Cat Body Language- How to Read it Purrfectly
As a potential cat owner, you probably think you have a great grasp on what’s going on in a cat’s mind. After all, you only need to worry about feeding, sheltering, and cleaning them, right? Or maybe you think you can handle all those tasks and you only have cat allergies to worry about. Whichever your stance is, think again. Cat body language can be quite subtle, so it’s easy to miss out on something your feline friend wanted or even needed to tell you.
Unlike other pets, such as hypoallergenic dogs, cats can be much harder to read. Dogs descended from wolves, which have a loose pack mentality. So naturally, their instinctual skills center on group interaction. To make sure their interactions help them work together efficiently, they socialize frequently and express themselves much like people go through noticeable body postures and facial expressions.
By contrast, cats are solitary hunters, so their instincts are focused on their own survival. Cats want to know that they’re going to be safe and sound in their own territory first. Once they’re settled and secure, they’re happy to socialize. But they do so with smaller, less noticeable body movements.
So, how can you read this subtle body language? Read on to find out!
Take Time to Look at Their Tail
To start, let’s consider how a cat communicates with its tail. Your first assumption surrounding this might be that you should treat a cat’s tail movements like you would a dog’s. But this could earn you a well-deserved scratch if you’re not careful! While a dog might wag their tail vigorously to display their happiness, a cat typically thrashes their tail back and forth to indicate their irritation.
But that’s not the only tail movement you should be aware of. Consider the following:
- Sticking straight up — When a cat’s tail is straight in the air or is straight with a slight curve at the top, it usually means that the cat is happy, playful, and approachable.
- Staying low to the ground — This movement is a bit more difficult to read even for the more knowledgeable. Some cat breeds tend to keep their tails low to the ground, so it could just be a neutral stance for them. But for other cats, when their tails are low, it might mean that they feel threatened and could respond aggressively.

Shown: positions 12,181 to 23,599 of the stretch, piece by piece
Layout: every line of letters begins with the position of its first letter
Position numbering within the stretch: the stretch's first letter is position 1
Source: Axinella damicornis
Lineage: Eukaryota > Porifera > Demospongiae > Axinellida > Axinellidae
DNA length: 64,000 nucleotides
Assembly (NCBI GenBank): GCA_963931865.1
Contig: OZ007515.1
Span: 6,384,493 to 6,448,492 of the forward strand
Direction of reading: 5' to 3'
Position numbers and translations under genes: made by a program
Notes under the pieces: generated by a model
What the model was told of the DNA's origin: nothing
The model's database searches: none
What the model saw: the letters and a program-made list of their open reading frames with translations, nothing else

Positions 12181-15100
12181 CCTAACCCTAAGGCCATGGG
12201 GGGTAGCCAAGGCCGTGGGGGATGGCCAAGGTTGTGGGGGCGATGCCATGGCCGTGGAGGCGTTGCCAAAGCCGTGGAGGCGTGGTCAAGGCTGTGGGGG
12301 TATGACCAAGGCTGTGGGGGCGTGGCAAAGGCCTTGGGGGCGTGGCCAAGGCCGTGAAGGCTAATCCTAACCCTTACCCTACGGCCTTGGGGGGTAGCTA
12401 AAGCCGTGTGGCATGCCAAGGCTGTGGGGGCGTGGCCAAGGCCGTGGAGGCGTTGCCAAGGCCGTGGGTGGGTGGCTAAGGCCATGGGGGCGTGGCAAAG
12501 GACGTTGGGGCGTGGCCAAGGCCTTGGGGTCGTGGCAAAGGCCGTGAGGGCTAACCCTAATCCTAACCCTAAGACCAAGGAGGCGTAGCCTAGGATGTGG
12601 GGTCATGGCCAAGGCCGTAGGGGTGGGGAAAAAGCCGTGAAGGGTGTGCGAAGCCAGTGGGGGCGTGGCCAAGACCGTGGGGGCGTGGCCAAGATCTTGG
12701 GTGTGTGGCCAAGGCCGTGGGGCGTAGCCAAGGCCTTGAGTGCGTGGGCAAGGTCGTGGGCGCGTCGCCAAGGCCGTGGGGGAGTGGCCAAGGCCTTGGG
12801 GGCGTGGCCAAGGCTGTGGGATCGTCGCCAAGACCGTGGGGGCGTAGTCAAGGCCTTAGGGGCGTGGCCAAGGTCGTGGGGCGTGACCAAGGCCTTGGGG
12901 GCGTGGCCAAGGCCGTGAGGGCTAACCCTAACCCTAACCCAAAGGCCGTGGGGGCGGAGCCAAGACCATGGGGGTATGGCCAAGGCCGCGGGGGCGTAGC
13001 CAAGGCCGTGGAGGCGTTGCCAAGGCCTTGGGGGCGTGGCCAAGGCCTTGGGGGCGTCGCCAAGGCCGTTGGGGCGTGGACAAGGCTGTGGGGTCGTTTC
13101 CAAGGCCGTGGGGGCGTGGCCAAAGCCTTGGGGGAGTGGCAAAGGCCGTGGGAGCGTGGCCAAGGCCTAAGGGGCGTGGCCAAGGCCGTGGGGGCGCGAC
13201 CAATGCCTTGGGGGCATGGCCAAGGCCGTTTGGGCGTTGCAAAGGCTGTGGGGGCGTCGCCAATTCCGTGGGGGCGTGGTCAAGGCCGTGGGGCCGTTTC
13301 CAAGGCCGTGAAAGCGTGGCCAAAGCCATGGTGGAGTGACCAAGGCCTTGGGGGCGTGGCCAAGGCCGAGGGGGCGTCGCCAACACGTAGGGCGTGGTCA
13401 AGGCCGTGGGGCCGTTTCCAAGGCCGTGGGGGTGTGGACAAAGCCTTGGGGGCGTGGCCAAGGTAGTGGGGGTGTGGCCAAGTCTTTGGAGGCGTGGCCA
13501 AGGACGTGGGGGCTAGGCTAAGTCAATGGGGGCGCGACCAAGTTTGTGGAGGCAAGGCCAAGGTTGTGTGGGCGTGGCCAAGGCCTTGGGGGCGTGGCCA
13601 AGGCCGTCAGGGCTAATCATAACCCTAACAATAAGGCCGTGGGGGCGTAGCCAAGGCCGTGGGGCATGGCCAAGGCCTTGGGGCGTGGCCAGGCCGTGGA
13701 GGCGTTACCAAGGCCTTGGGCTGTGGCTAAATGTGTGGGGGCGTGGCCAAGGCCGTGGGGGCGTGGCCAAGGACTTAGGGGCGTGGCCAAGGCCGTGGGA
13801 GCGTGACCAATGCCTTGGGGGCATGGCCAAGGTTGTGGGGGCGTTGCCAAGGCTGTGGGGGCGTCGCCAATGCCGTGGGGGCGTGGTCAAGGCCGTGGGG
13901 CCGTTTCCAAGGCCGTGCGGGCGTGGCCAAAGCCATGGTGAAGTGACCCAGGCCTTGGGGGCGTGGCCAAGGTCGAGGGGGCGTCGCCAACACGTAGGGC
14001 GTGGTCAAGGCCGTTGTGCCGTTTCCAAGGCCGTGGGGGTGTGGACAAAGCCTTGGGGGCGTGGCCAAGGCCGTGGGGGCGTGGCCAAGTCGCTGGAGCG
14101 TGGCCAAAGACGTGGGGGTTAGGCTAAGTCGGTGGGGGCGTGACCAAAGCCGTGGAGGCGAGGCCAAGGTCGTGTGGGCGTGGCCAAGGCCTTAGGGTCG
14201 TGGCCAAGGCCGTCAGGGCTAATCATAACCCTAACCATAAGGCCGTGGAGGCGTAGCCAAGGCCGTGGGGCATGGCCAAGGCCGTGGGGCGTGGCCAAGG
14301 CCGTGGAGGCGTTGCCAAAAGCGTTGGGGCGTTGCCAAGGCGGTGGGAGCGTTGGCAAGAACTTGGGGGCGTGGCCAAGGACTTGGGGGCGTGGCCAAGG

- Tucking between the legs — If you see this position, there’s probably something in a cat’s nearby environment that the cat dislikes. Tucking their tail between their legs lets you know that they feel anxious or fearful.
- Standing up while big and bushy — To make themselves look intimidating to a perceived threat, a cat will make their tail stick up straight into the air and make it look big and bushy. When this happens, you should be cautious around the cat as it means the cat is severely agitated.
- Moving back and forth slowly — When you see this movement, you know a cat’s curious. Typically, they’ll do this when their attention is drawn to something in particular that interests them. You may even see it just before your cat pounces on something!
Examine Their Ears
Next, to see how a cat communicates with their face, you should examine their ears. As humans, we don’t really use our ears for anything except listening, so this may seem odd. But there are a lot of cats can say with their ears!
You just need to look at their position:
- Facing forward — If a cat’s ears are pointing up and facing forward, it typically means that the cat is feeling happy, relaxed, or playful.
- Pointing straight up — When a cat’s ears are only pointing up, it shows that a cat is alert and aware of something that has caught their attention.